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Response to We the People Petition on Russia

Thank you for your petition.

The Secretary of State has the authority to determine which countries have repeatedly provided support for acts of international terrorism and so designate them as "state sponsors of terrorism" pursuant to three laws: Section 6(j) of the Export Administration Act, Section 40 of the Arms Export Control Act, and Section 620A of the Foreign Assistance Act. Taken together, the four main categories of sanctions resulting from designation under these authorities include: restrictions on U.S. foreign assistance; a ban on defense exports and sales; certain controls over exports of dual use items; and miscellaneous financial and other restrictions. Currently, four countries are so designated: Syria, Cuba, Iran, and Sudan.

We remain deeply concerned by Russia's continuing destabilizing actions in eastern Ukraine and its ongoing failure to fulfill the commitments to which it agreed in Minsk. We are also very concerned that, according to a U.N. report published in mid-November, Russia's noncompliance and ongoing aggressive actions continue to result in fatalities -- military and civilian -- in eastern Ukraine, with an average of 13 per day.

In response to Russia's aggressive actions in Ukraine, including its occupation and attempted annexation of Crimea, the United States and its international partners have imposed sanctions in Russia's financial, energy, and defense sectors. Dozens of senior Russian officials, members of President Putin's inner circle, and other individuals materially or financially supporting actions undermining or threatening Ukraine's sovereignty, territorial integrity, and independence are now subject to asset freezes and travel bans. The United States and our G-7 partners are no longer supporting development finance for Russia.

We have repeatedly made it clear that President Putin has a choice. If he is willing to find a lasting settlement to the conflict within the context of the Minsk agreements and without setting unreasonable conditions, sanctions could be rolled back. If Russia continues to flout its commitments and continues its dangerous and destabilizing actions, then the costs to Russia will continue to rise.
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We adopted two wonderful children from Russia in 2003. Our now twelve year old son, who was three at the time, was in an orphanage in a very rural area that was in a run-down condition. My son had very bad abandonment issues as he remembered his mother dropping him off at the orphanage when he was 2 years old. It has taken him many years to slowly recover from the feelings of abandonment. He is currently well adjusted, does very well in school and has proven to be a good athlete. He is also a very caring person who has an “old soul”.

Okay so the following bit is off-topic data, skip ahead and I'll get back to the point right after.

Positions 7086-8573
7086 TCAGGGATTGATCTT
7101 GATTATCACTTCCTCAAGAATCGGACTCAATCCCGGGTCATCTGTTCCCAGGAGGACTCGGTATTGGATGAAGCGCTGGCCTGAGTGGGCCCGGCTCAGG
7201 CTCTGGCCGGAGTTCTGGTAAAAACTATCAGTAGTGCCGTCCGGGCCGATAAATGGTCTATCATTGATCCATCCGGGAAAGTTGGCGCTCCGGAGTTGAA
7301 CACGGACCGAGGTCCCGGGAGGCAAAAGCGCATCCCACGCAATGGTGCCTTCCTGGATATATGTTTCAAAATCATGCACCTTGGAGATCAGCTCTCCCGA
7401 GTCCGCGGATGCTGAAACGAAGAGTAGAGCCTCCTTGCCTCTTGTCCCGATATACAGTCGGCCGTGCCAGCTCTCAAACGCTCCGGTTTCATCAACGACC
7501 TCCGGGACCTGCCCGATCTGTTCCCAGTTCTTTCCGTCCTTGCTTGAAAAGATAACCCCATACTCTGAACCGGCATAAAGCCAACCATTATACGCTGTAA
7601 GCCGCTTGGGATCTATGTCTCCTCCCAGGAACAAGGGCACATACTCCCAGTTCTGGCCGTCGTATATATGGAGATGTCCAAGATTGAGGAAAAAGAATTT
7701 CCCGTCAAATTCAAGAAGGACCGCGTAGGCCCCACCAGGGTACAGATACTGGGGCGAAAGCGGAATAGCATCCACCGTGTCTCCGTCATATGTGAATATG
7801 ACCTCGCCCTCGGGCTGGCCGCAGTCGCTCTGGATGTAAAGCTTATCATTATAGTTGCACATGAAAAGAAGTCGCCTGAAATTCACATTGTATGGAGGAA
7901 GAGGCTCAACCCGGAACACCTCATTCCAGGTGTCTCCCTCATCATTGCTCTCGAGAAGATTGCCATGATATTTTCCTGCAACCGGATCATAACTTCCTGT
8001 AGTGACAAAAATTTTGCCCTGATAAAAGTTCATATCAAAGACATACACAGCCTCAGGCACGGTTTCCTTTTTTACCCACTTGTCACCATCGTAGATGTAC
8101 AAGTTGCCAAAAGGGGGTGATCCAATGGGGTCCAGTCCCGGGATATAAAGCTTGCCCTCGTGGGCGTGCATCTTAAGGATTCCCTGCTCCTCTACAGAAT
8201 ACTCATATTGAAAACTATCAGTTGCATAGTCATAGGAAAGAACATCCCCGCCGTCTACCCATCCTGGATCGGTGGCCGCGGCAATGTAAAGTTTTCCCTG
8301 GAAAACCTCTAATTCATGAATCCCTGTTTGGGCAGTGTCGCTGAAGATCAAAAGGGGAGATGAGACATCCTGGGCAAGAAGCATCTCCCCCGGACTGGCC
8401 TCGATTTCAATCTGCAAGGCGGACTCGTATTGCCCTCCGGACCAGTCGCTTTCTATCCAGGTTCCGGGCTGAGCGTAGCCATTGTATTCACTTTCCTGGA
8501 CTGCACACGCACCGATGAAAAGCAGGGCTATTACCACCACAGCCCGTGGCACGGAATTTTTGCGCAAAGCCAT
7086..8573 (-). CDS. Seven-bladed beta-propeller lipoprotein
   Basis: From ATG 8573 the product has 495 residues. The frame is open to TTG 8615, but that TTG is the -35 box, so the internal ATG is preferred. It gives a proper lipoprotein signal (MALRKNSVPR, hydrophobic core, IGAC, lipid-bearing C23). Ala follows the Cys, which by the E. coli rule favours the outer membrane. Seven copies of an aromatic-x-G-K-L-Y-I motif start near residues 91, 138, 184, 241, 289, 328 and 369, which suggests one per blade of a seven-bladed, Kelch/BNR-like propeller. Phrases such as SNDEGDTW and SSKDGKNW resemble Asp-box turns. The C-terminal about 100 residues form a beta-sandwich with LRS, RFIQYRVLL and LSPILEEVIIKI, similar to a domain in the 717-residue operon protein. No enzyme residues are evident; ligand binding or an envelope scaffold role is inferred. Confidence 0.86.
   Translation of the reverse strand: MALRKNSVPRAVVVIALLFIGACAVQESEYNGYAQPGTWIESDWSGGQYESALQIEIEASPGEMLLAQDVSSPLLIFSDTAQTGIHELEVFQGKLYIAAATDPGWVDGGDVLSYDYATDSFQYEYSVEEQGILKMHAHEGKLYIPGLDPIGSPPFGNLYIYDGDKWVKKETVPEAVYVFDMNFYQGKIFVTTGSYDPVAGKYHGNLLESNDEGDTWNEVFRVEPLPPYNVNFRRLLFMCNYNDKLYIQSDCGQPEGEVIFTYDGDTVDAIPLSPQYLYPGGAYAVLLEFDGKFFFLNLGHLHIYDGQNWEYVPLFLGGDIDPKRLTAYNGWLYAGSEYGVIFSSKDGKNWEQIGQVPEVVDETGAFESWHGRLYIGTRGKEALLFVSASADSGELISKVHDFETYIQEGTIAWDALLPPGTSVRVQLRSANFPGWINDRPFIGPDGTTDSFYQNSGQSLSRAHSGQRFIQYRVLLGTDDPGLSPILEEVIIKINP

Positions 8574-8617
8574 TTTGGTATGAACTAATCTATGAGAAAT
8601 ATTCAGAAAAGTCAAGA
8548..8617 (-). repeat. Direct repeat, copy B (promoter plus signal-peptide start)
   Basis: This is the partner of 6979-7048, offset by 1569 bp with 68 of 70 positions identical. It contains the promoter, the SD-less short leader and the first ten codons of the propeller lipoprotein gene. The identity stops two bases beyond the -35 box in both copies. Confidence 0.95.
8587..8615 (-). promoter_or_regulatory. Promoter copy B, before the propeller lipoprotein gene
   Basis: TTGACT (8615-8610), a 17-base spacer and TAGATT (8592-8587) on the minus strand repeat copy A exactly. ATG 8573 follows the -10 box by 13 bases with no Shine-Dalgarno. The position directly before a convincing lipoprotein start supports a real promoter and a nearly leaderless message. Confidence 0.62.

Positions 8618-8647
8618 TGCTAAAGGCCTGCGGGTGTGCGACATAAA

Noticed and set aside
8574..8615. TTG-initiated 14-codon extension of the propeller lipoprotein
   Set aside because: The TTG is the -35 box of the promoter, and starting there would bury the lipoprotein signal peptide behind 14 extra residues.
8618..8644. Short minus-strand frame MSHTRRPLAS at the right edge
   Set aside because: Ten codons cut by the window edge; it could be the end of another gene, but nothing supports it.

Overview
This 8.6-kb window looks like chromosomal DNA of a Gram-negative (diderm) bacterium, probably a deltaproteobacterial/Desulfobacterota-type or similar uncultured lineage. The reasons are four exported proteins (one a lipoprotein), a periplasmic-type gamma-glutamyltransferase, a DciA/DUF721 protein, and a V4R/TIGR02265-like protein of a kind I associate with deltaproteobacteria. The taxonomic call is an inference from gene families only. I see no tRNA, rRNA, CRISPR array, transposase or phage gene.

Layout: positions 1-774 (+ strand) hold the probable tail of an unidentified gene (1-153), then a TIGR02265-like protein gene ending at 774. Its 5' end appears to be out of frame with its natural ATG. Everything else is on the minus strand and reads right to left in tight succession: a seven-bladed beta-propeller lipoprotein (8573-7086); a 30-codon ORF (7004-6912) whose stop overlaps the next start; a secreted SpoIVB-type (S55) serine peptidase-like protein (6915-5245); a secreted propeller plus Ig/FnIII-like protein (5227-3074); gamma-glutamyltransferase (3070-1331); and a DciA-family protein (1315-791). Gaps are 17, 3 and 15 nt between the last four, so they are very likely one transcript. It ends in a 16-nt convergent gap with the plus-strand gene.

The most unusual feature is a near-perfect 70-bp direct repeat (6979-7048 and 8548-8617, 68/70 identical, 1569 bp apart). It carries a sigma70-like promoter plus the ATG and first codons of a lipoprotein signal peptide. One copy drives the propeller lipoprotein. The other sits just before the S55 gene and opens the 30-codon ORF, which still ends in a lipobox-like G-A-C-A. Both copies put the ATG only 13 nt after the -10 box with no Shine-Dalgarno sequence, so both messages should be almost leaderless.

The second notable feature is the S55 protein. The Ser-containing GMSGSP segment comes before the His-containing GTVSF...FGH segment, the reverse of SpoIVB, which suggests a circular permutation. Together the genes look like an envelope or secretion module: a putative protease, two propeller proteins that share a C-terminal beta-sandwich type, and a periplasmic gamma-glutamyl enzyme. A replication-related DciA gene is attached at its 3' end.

Our daughter was 10 months old when we adopted her from a different orphanage but at the same time as my son. This orphanage was in a very poor area—the toilet was a hole in the floor. It was recommended by doctors who reviewed her medical history that we not adopt her because she was very small for her age especially the size of her head. After seeing her, we could not imagine not adopting her, so we did. My daughter's head size was at the zero percentile. Her arms and legs were called "limp noodles" by the Russian doctor who examined her before we left Russia. My daughter had basically been left in a crib for all ten months that she was at the orphanage and had developed no muscle tone. When we first were able to take our daughter to our hotel room before leaving Russia, she drank 10-12 bottles of formula per day as she had been starving as well.
After physical therapy and intense speech therapy for the past 7 years, (because even her facial muscles had not been developed to be able to create words) our now ten year old daughter is physically in great shape. She plays all types of sports and was an all-star on her soccer team. She has been behind in school all along due to her delayed speech and language skills but has been catching up year by year due to the great programs that we have taken advantage of in Fairfax County schools.

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